Now, of course, education about the dangers of obsessive dieting or exercise is widespread, and information about eating disorders, their addictive nature, and how to treat them is available in every bookstore, as well as in middle schools, doctors’ offices, gyms, high schools, and sororities. This, now, is progress. Yet, on the down side, those very disorders are now so wide spread—and, in fact, almost destigmatized by such intense publicity—that they have become virtually normal.
Not only do whole sororities take for granted that bulimia is mainstream behavior, but models now openly talk to Glamour magazine about their starvation regimes. A newspaper feature about a group of thin, ambitious young women talking about weight, quotes one of them as saying, “Now what’s wrong with throwing up?” And “pro-an” Web sites have appeared on the Internet, indicating a subculture of girls who are “pro-anorexia,” who find the anorexic look appealing and validate it. This is definitely not progress.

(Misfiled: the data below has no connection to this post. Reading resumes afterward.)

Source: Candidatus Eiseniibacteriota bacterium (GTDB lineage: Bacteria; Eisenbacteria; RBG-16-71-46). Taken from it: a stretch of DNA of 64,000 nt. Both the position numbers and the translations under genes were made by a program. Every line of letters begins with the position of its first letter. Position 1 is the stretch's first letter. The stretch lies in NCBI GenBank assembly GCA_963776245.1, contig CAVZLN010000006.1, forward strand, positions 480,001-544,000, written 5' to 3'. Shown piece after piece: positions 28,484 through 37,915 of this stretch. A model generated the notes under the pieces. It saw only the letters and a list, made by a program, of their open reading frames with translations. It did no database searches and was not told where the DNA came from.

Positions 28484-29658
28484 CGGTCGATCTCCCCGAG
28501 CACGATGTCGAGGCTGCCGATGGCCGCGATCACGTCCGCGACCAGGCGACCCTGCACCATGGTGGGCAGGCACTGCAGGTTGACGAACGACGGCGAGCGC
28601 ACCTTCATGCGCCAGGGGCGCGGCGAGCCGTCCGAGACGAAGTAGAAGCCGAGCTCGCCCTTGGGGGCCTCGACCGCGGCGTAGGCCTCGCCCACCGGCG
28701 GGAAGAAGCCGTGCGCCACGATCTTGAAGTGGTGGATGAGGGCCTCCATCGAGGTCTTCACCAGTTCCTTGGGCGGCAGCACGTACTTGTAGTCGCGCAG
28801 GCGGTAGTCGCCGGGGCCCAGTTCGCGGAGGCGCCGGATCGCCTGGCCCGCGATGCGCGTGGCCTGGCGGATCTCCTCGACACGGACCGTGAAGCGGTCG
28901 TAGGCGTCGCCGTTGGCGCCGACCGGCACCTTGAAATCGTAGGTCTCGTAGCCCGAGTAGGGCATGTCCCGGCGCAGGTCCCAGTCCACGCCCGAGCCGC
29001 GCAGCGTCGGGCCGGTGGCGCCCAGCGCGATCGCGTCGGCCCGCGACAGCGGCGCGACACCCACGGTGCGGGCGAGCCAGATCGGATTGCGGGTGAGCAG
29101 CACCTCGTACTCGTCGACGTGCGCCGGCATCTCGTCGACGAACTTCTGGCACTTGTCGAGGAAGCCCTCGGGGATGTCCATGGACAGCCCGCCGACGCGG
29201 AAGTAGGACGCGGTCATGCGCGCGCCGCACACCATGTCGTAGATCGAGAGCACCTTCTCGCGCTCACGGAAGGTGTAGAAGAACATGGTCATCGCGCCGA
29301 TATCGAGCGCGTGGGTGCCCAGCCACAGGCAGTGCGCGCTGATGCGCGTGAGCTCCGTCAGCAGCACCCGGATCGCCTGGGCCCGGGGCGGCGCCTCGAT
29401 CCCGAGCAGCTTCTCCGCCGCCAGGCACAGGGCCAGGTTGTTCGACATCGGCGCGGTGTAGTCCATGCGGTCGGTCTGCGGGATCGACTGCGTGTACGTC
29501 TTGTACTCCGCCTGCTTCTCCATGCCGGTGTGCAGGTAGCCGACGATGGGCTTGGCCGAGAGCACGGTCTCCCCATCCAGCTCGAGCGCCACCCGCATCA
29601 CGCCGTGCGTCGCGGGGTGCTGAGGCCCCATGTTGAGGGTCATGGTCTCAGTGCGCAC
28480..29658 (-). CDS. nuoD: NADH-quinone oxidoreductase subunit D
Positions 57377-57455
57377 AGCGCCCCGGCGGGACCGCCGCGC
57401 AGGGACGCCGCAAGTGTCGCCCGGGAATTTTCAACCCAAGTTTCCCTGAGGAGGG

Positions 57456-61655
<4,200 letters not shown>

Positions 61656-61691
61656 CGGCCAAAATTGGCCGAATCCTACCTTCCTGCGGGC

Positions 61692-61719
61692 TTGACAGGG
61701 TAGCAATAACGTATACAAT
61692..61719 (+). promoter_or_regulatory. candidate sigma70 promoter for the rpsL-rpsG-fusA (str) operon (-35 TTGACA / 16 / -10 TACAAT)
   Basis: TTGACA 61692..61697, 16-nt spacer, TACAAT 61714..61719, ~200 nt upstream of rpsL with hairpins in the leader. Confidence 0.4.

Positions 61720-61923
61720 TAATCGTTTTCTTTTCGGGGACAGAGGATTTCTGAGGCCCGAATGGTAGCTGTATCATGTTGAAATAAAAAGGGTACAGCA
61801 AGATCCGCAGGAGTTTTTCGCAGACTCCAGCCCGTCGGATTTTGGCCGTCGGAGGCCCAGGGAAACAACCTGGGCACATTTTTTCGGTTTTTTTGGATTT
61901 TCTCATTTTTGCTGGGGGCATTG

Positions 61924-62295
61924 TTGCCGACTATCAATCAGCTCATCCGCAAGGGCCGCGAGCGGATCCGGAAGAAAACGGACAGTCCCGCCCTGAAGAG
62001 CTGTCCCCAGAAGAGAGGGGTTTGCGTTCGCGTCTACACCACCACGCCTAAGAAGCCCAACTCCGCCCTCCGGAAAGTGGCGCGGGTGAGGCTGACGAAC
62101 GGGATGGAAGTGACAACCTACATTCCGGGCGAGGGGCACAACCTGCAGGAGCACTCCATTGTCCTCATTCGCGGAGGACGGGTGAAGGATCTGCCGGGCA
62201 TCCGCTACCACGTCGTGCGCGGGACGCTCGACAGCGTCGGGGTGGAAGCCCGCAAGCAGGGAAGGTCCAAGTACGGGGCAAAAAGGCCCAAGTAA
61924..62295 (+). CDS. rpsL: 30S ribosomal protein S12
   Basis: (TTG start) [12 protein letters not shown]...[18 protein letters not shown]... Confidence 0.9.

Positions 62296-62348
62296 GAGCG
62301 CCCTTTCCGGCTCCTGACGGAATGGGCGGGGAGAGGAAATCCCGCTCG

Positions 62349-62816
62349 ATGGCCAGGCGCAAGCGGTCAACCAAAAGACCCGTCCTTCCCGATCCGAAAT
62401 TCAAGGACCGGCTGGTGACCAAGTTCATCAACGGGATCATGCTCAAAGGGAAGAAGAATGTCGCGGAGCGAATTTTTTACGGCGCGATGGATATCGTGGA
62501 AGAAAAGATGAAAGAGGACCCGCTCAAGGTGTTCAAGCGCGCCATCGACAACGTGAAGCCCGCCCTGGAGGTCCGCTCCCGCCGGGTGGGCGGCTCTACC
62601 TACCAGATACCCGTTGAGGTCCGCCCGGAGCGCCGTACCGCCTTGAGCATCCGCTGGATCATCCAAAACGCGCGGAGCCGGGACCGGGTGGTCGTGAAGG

When the beauty myth was analyzed in the early nineties, the ideal was, as I have noted, quite rigid. Older women’s faces were almost never portrayed in magazines, and if they were, they had to be air brushed to look younger.